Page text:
This Chevrolet super-smooth Monte Carlo becomes an experience disaster

At one time or another, every gearhead will invest a lot of time, money, and effort into a car that refuses to function properly. Whether it’s a future classic or a family keepsake, there are plenty of good reasons we keep unloading countless resources into a car we have a romantic relationship with.

However, there also comes a point in every project when we hit a standstill and hope to get the car in good shape again to pass on to the next enthusiast.

This is the case for auto character Jason Ficcara and 1977 Chevrolet Monte Carlo was built for cannon racing. Because after getting the car from a fellow Defender running enthusiast thanks to some questionable circumstances, she couldn’t even go home without having to rebuild the transmission. Sitting with Ed Bolian and VINwiki, Jason Ficcara explains how he ended up with the Monte Carlo that no one wanted.

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Cannon refused to operate

Even after miraculously winning the 2018 Cannonball Run, former owner Tom knew Monte Carlo’s time was going too far after DNF (not over) in 2017 and 2019.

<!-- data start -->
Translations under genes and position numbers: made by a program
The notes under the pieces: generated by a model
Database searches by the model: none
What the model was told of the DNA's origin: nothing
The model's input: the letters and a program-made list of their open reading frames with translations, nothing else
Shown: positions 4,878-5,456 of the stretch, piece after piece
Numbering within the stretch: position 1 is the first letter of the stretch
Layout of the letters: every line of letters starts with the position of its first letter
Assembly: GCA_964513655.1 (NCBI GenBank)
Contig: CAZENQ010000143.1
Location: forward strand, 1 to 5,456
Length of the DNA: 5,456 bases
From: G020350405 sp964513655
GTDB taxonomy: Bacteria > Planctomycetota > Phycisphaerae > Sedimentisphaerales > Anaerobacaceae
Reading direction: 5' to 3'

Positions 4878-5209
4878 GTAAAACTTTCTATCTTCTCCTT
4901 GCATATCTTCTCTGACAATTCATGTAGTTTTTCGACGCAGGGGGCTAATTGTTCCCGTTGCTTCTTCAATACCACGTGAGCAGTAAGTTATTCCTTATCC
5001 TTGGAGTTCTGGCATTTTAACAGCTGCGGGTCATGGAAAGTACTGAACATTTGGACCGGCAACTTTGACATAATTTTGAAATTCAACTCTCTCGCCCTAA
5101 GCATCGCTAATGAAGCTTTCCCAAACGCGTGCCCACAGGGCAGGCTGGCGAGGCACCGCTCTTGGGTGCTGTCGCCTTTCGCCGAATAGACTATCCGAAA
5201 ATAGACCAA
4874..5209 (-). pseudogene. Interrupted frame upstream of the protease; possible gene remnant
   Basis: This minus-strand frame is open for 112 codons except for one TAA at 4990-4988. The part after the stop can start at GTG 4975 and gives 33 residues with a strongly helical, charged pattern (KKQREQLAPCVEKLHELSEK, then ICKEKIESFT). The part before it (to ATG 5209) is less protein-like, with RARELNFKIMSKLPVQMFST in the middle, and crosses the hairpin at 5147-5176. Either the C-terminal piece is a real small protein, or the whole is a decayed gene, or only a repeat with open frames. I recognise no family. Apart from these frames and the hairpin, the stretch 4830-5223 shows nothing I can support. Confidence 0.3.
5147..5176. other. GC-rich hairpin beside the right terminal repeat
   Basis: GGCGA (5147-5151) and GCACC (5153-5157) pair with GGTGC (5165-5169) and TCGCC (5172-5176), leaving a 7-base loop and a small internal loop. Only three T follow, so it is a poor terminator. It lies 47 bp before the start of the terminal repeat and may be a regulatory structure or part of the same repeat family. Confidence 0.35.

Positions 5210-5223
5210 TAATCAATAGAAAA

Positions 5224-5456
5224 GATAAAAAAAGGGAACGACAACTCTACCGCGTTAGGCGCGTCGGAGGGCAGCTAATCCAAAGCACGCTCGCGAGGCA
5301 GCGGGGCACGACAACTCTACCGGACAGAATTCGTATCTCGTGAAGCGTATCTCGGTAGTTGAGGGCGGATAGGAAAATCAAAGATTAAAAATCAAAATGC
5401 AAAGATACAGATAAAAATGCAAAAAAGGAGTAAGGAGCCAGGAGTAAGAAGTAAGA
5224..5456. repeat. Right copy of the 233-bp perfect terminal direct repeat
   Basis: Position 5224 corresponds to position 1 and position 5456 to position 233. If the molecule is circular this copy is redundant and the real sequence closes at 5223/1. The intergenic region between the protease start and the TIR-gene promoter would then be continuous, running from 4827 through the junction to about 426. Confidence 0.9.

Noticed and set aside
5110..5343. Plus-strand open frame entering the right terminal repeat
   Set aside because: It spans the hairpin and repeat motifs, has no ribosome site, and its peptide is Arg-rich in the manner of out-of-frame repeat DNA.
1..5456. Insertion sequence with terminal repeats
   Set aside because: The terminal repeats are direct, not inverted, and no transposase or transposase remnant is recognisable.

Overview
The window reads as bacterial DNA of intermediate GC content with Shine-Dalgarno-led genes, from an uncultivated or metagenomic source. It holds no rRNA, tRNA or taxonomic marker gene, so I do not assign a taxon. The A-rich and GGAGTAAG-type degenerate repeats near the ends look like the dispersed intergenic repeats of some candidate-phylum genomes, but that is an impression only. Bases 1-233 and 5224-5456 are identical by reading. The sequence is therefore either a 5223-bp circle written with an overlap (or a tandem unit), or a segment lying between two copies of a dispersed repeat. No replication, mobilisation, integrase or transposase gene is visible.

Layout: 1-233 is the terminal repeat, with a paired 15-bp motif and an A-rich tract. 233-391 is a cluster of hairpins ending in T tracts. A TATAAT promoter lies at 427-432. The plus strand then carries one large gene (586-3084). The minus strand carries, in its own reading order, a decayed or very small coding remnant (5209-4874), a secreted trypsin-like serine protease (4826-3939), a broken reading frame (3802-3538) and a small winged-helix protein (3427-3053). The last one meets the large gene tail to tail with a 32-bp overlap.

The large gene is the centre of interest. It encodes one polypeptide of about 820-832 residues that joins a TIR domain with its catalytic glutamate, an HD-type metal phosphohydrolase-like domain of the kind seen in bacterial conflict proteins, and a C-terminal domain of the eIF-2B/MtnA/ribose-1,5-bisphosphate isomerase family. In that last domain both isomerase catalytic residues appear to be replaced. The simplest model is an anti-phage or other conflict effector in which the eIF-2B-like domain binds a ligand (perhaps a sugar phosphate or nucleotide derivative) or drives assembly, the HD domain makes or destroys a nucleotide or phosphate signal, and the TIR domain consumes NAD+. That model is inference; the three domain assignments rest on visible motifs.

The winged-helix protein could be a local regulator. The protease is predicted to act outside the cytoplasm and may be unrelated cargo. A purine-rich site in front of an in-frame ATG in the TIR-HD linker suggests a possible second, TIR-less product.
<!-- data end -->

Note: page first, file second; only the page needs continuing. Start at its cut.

So when VINwiki hosted a charity car auction involving past cannon cars, Tom knew this was his chance to wipe his hands off the car he dubbed “Ultra-Beige.”

Also in attendance was Ficarra, who, like any good friend, wanted only to bid on several cars to raise more money for auction and charity. However, when the clock struck zero, Jason realized that his parody of $12,904 was the winning bid in Monte Carlo.

It didn’t last long before it collapsed

After reluctantly paying the purchase price, this was just the start for Jason, as he now had to get a Monte Carlo from the Rust Belt to his California home.

He starts right from the start wondering if the car will succeed after he feels the engine pull. Soon, he found himself on the side of the road in Wyoming with a malfunctioning transmission.

Forced to wait several hours in the bitter cold for a tow truck, Jason managed to get to the nearest Penske with moments to spare before closing in and ending the rest of the journey unhindered. Except for the $3,500 repair bill for dispatch, of course.

We can only imagine that this will be the last time Jason plans to make a “friendly” show after learning an expensive $15,000 lesson.

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